RK: Exactly. Like Vidocq’s story. I have some stuff about Allegra and I’d love to tell a story about Candy as well. I think anyone that writes a series like mine has that stuff. They just have so much back story for everybody but there’s no way it’s ever gonna go in the book, there’s just too much. You can’t just stop the book and tell the entire mythology and history of the Jade, it would stop the book flat, but I’d love to talk more about the Jade. But I don’t want to tell too much. I’m a big fan of mystery too. So again, in the way I don’t want to describe Stark, I don’t necessarily want to give too much of a backstory, just enough to be interesting. I don’t want to create an encyclopedia or anything. I want the reader to be part of the process, the reader has to do some of the work. I want to give them enough stuff to play with in their heads but I don’t want to give them everything.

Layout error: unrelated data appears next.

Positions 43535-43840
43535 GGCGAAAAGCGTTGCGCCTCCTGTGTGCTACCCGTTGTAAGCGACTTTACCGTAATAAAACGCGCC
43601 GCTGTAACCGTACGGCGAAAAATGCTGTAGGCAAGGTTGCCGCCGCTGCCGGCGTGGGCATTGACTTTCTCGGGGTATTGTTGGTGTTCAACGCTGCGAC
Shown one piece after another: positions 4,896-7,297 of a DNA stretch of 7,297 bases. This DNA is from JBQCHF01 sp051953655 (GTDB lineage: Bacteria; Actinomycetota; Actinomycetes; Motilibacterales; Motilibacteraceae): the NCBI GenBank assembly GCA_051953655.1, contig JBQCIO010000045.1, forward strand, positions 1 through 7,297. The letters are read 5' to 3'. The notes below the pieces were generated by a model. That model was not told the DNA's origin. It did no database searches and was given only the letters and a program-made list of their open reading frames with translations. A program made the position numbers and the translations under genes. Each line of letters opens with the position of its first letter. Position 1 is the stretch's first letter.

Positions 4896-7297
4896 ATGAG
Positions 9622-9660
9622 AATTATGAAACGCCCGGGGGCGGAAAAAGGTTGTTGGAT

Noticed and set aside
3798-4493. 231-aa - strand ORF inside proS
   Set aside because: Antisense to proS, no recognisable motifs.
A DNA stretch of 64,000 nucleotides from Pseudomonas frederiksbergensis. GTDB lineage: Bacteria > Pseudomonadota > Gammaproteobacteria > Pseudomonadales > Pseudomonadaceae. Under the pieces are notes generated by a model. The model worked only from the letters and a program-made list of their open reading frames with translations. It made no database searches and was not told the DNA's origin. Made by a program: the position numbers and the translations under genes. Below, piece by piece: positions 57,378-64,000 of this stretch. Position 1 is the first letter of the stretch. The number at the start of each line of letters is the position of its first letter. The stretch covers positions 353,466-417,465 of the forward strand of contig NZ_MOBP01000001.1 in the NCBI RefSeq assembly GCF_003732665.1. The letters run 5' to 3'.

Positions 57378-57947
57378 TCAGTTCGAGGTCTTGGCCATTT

NL: Absolutely. Have some negative space. It’s just as much about what you don’t show as what you do.
RK: Right. It’s the space between the notes, as the musicians like to say.
NL: What would you say your top three favorite films of all time are?
RK: If you can find it, and it’s very hard to track down, the original five-hour version of Wim Wenders’ Until The End Of The World. The only place to get that is an Italian DVD set. The Good, The Bad, and The Ugly, that’s a pretty obvious one. And probably Nostalghia by Andrei Tarkovsky. It’s a great, beautiful little movie. A lot of interesting endings. If you ask me in a week I’ll probably tell you something different, but right now I’ll go with those three.
NL: Right, I find that my top three movies change depending on my mood, although Star Wars does seem to always make the list.